Veterans Day

November 11, 2010

O Judge of the nations,
we remember before you with grateful hearts the men and women of our
country who in the day of decision ventured much for the liberties we
now enjoy. Grant that we may not rest until all people of this land
share the benefits of true freedom and gladly accept its disciplines.
This we ask in the Name of Jesus Christ our Lord. Amen.
(The Book of Common Prayer, page 839)

On
this day in 1918, World War I ended. Wikipedia says that there was a
"cessation of hostilities." That gets it about right. There was not
peace and there was not justice; people were just sick and tired of war.

Certainly
that is understandable. And yet most historians argue that the end of
World War I (ironically fought as the "War To End All Wars") marked the
beginning of World War II, or at least the roots of it.

In my
experience, soldiers never glamorize war. The ones who do that are the
politicians who remain a safe distance from the front lines. By all
accounts, those front lines in "The Great War" were pretty awful.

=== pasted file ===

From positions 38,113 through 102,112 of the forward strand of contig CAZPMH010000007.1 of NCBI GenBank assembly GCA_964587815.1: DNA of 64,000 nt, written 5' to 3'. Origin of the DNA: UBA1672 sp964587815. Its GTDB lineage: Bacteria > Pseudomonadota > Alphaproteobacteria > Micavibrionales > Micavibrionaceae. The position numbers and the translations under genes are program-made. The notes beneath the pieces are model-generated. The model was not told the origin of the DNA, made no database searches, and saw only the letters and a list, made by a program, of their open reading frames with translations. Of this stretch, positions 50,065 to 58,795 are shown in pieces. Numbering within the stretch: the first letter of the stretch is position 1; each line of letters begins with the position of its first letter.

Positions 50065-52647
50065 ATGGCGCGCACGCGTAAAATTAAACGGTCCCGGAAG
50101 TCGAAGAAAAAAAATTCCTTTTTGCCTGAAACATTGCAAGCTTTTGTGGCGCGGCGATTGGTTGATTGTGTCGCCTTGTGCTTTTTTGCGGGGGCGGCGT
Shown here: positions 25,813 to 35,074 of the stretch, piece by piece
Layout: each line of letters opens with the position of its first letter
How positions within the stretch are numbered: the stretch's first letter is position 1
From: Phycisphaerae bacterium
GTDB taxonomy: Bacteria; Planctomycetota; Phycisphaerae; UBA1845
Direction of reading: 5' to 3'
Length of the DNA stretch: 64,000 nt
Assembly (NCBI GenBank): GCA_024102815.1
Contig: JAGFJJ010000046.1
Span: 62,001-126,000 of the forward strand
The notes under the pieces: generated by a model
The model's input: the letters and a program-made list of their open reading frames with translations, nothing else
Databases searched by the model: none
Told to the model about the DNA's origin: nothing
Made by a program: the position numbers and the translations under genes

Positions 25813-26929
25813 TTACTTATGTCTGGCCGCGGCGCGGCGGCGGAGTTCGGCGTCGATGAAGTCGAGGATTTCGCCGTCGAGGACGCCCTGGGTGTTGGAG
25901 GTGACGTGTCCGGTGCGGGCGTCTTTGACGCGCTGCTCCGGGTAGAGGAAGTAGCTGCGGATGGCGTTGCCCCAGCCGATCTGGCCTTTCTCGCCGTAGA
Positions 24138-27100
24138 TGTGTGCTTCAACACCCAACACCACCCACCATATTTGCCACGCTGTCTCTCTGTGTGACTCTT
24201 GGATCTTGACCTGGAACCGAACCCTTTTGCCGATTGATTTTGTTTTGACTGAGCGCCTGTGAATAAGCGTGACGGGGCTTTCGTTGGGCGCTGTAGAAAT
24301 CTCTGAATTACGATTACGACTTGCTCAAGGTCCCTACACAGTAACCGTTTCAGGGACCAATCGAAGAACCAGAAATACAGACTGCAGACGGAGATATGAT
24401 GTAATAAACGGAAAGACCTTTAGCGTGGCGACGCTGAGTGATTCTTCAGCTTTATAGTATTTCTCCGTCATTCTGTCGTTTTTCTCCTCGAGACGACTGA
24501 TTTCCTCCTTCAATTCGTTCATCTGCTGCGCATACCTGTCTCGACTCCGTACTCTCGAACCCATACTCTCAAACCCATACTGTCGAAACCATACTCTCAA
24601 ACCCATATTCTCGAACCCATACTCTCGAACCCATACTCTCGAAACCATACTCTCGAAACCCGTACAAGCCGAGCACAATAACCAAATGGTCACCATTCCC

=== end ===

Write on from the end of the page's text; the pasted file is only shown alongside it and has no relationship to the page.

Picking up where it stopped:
Armistice Day would eventually become Veterans Day because, well because
it wasn't the war to end all wars at all. Because you don't end war by
making war, or even with cease-fires. You end war, as the prophet said,
by beating swords into plowshares and spears into pruning hooks. You end
war by doing justice, and loving mercy, and by making peace--which is
an active verb, not a passive one.

Our yearning for peace is not
at odds with honoring the men and women who have served in uniform. In
fact, it seems to me that the greatest honor we can pay those who have
"ventured much for the liberties we now enjoy" is to work for peace and
justice, and to help create a world where our children and grandchildren
"study war no more." That requires realists, not idealists. It requires
hope, not wishful thinking. It requires peacemakers, not "crying peace
where there is no peace."

At 11:00 a.m on this day, I hope
readers of this blog will pause for two minutes of silence to remember
those who have served this country and who are currently serving this
country. Give thanks for the sacrifices they have made and are making.
If you have a chance to thank a Veteran then do that. Give thanks for
their families who also know the costs of war.

But be sure to
also pray for peace, true peace, lasting peace: the peace that passes
all understanding - the shalom that allows us to convert instruments of
war into instruments of peace.

Originally posted at Rich's Ruminations, part of the CCblogs network.